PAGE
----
The hours you could spend focusing on creating goals and working towards improving your future, you instead waste on ruminating, trying to figure out what you did wrong, trying to understand the other person, or trying to fix the problem, only to end up feeling hopeless and lost as to what to do next.
When you look back at the amount of time, you spent just thinking about how to solve whatever meaningless problem that often comes up during your fights, it’s overwhelming and frustrating.
Toxic relationships are so stressful that they can consume your entire day, month, or even years. You get consumed with trying to fix the relationship, keep it together, or make the person happy while sacrificing your own happiness. The constant breakups and makeups, crying, cheating, lying, and manipulating consume years of life, and by the time you realize you have wasted a lifetime on this person.
This is why Rebeca encourages women to go no-contact or limit contact with the toxic person to free themselves from the time-consuming drama that the toxic person perpetuates in their lives.
And if you are forced to have contact with a toxic person in your life because the circumstance does not allow you to block them, Rebeca advises that you educate yourself on narcissistic, psychotic, and sociopathic behavior patterns. This will help you fill your toolbelt with neutral ways to respond, such as gray rocking, so that you can spend less time trying to put out useless fires and more time working on your achievements.
They influence your decision-making due to fear of what the other person will say or do
Stress and anxiety caused by abuse create different types of fear, such as fear of uncertainty or fear of retribution from the abuser. This impacts your mental health in a way that keeps you from staying on top of many areas of your life, including managing your finances.
Toxic relationships affect your decision-making, period. They make you self-doubt, even in other areas outside the relationship where there is nothing to worry about. Oftentimes, the abused in the relationship is afraid to speak out of fear of what the partner will say or do, so they keep walking on eggshells around them.
The victim is afraid to make any choices, especially about finances or work, due to the control the abuser has over them. They fear the consequences they’d face for deciding without their partner’s consent if they use a certain amount of money, make a purchase, or even open their own bank account.
They are made to think that because they are in a relationship, everything they own and work for has to be shared or decided with someone else, and they lose their sense of financial independence.
Rebeca knows this all too well because she went through it. This is why she advises women to educate themselves on financial management and never to surrender their financial power to anyone in any relationship, even in a healthy situation.
Rebeca also advises that you begin by setting apart a minimum of 10 percent of what you earn until you build a reserve for yourself big enough to help you establish your financial security. This will prove beneficial for you, especially when you leave that toxic relationship and restart your life.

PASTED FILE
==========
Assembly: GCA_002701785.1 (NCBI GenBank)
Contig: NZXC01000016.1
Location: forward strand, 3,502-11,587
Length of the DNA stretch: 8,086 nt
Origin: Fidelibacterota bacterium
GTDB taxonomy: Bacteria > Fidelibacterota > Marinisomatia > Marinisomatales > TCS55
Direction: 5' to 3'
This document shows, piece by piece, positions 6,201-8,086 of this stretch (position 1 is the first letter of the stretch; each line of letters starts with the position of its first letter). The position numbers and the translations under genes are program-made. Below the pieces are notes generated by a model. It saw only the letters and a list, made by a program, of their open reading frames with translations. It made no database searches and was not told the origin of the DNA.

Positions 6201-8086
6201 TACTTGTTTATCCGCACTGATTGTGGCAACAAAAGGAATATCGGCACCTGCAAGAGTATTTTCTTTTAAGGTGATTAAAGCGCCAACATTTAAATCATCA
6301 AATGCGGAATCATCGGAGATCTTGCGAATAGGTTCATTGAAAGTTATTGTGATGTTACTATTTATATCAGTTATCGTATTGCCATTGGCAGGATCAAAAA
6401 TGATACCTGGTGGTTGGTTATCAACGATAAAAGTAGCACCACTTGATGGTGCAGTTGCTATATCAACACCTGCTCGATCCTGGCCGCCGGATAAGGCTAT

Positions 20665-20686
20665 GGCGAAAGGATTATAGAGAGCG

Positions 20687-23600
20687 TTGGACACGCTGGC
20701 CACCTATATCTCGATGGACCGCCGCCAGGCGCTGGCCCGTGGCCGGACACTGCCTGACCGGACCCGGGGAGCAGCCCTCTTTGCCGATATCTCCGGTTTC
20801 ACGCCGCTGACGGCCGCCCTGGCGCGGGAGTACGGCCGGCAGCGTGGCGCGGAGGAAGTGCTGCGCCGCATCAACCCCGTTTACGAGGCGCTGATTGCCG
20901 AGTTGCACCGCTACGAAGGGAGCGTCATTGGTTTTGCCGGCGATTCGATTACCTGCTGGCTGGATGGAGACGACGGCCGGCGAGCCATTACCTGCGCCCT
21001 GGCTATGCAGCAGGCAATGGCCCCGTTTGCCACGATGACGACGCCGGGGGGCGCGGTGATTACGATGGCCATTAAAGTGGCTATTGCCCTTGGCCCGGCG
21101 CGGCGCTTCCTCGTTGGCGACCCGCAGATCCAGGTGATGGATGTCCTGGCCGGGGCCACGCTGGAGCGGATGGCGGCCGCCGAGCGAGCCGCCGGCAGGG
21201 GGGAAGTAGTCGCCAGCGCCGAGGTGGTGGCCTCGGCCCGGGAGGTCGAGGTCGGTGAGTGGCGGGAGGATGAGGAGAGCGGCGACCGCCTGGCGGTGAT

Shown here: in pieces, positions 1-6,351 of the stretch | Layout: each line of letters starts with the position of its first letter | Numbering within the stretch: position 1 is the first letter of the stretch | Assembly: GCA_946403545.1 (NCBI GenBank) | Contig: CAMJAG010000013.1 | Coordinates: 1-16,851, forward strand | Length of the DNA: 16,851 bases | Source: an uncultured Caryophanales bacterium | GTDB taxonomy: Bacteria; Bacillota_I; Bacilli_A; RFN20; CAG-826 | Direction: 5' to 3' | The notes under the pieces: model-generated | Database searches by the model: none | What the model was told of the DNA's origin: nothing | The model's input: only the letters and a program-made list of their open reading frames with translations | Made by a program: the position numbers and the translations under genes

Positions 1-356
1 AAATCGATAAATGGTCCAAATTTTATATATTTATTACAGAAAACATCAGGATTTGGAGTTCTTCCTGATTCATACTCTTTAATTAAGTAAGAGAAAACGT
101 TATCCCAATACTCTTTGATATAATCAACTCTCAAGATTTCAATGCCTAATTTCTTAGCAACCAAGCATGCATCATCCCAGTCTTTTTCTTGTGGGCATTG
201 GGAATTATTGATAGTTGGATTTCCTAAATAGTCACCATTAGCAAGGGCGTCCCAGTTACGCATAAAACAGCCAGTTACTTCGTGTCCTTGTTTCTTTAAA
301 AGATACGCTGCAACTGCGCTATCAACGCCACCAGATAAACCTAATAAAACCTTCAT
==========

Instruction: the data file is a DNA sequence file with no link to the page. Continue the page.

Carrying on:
They hijack your self-esteem
People can’t predict their relationship will turn into a nightmare. Many toxic relationships start healthy and happy, but a number of factors can change people and their behavior. It can happen even to the strongest people.
Living in an unhealthy environment daily will eventually take its toll. Regardless of your strength and vibrancy, a toxic relationship can and will contaminate your self-esteem and the way you see yourself and the world.
As a result, you start feeling incompetent, worthless and unloved, constantly worrying about making a mistake, be it financial, work-related or letting people down in general.
Research shows that decreased self-esteem affects numerous areas of life, but in the financial context, a person with low self-esteem is highly unlikely to take financial risks, save for retirement, do proper financial planning, and take full control over their finances.
One of the main reasons many women remain stuck in toxic relationships is financial security.
Whether it is a stay-at-home mom who has chosen to devote her life to taking care of her children instead of her career and finds herself fully dependent on her partner’s income or a working mother who works multiple jobs to support her family but has little to no say in what happens to her money, there are multiple reasons why a woman could find herself in such a difficult financial position.
While in a healthy relationship, a nurturing mother raising her children with her partner being financially dependent on him is perfectly normal, it all goes downhill when the relationship is toxic, and the mother starts to feel trapped.
Whether or not you are already financially independent, being involved in a toxic relationship is detrimental to your finances, but the good news is there is a way out. Followed by Rebeca’s example, you begin by becoming aware of how your relationship is affecting your financial future and then make decisions to free yourself from the influence that toxic person has in your life.
One way to regain control over your finances is by gaining the courage to educate yourself on managing your money to better understand your goals and needs. This will help improve your confidence when making decisions, and seeing the positive results of your choices will raise your self-esteem.
Once you have accomplished that, you can continue creating a realistic budget and a financial plan that will help you save in the long run and turn your goals into reality.
And even though the journey can be long and challenging if faced on your own, you could find an experienced coach like Rebeca to help you through it faster.